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By Ron Corben
Bangkok
31 May 2008

U.S. Defense Secretary Robert Gates says the Burmese military government's rejection of aid soon after the May second cyclone may have cost the lives of 'tens of thousands' of people. As Ron Corben reports from VOA's South East Asia Bureau, the concern expressed by the defense secretary comes amid concern Burma's military is attempting to force local populations out of shelters and back to devastated villages.

US Defense Secretary Robert Gates speaks at annual Shangri-la conference on international security in Singapore, 31 May 2008
US Defense Secretary Robert Gates speaks at annual Shangri-la conference on international security in Singapore, 31 May 2008

Speaking to a regional Asian security and defense seminar in Singapore Saturday, U.S. Defense Secretary Robert Gates' assessment was blunt.  He accused Burma's military government of being "deaf and dumb" to offers of foreign aid.

He said Burma's rejection of international and regional assistance stood in sharp contrast to the response of other nations to similar tragedies, such as the 2004 tsunami in Indonesia and the cyclone that hit Bangladesh in 2007.

"With Burma, the situation has been very different - at a cost of tens of thousands of lives," he said.  "Many other countries besides the United States have also felt hindered in their efforts."

International aid workers say they continue to face bureaucratic delays over access to the regions in the Irrawaddy Delta region that bore the brunt of Cyclone Nargis.

At least 77,000 people have died with a further 56,000 still reported missing, while over two million people are still in need of food, shelter and medicine.

The United States, Britain and France dispatched naval vessels with emergency aid to the Bay of Bengal but the offers were rejected by the Burmese military. The military had also rejected offers by Asian regional partners to supply military helicopters to assist in the immediate aftermath of the cyclone.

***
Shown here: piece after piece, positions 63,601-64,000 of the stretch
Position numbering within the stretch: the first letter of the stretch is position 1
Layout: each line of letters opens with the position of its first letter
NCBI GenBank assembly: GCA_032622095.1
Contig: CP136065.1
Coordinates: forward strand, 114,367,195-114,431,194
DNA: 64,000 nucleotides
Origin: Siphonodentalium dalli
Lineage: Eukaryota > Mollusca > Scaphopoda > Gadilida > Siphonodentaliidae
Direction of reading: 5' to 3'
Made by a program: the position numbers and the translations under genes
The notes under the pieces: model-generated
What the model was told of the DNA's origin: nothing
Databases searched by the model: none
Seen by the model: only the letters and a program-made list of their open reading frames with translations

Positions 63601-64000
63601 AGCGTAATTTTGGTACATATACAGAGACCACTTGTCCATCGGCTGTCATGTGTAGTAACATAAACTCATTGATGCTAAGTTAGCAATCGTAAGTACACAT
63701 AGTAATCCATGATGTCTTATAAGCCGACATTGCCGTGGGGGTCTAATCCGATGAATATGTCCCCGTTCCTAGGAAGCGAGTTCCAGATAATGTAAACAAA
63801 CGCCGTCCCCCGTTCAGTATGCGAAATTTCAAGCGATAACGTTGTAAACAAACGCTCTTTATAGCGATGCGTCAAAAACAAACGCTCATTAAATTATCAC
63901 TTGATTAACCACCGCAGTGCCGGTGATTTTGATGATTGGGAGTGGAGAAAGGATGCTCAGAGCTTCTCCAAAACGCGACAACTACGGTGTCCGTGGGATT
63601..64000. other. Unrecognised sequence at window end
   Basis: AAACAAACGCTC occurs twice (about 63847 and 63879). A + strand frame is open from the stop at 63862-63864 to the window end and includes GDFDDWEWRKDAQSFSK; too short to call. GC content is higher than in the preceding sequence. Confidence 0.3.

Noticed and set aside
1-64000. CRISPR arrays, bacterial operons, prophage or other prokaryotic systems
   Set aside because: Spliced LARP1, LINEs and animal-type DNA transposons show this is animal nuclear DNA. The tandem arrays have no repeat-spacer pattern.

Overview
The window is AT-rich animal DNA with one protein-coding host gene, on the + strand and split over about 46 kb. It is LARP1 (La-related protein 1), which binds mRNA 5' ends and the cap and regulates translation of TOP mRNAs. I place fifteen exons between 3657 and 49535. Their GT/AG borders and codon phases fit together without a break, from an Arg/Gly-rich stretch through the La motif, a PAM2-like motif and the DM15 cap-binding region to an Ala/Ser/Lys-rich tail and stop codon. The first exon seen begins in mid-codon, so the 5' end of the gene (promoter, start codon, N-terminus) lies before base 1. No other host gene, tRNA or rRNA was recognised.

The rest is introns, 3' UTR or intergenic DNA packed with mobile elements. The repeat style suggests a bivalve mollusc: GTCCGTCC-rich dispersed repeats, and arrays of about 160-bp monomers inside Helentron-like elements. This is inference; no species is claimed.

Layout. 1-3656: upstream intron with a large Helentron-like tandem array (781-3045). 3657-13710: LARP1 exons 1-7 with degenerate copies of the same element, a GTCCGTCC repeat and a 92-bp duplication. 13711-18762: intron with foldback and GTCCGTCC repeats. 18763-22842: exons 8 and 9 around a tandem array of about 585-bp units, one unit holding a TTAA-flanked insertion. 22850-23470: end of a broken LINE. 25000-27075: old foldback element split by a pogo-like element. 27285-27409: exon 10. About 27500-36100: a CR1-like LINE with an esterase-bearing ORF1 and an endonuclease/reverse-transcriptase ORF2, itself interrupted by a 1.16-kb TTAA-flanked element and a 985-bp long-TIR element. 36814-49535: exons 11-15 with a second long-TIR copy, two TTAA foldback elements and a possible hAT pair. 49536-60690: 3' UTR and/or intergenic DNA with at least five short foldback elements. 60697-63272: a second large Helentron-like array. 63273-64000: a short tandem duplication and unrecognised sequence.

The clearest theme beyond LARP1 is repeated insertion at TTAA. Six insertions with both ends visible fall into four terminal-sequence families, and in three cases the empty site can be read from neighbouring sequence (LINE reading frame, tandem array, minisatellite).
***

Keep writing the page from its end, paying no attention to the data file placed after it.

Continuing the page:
Regional countries have backed Mr. Gates' concerns over the delays, restrictions on aid and access to populations devastated by the cyclone.

International aid organizations say less than 30 percent of the more than two million people most seriously affected by the cyclone have received adequate assistance. 

Australian Ambassador to Thailand, Bill Paterson, in an interview with VOA, said Burma needed to provide "unfettered access" on humanitarian grounds to assist the populations still in desperate need.

"These people are living in terrible conditions with the risk of disease outbreaks," he said.  "They have lost their homes, they have lost their families. It's terribly important we get in there quickly. A lot of them probably have lost their lives since the cyclone because aid has not been able to be distributed."

The United Nations, along with the Association of South East Asian Nations (ASEAN), reached agreement with Burma's military for access for international aid workers during the lead up to a donor's conference last weekend.

But human rights groups Saturday accused the military of evicting victims from emergency shelters currently housing thousands of people in a bid to force them to return to their devastated villages in the Irrawaddy delta region.

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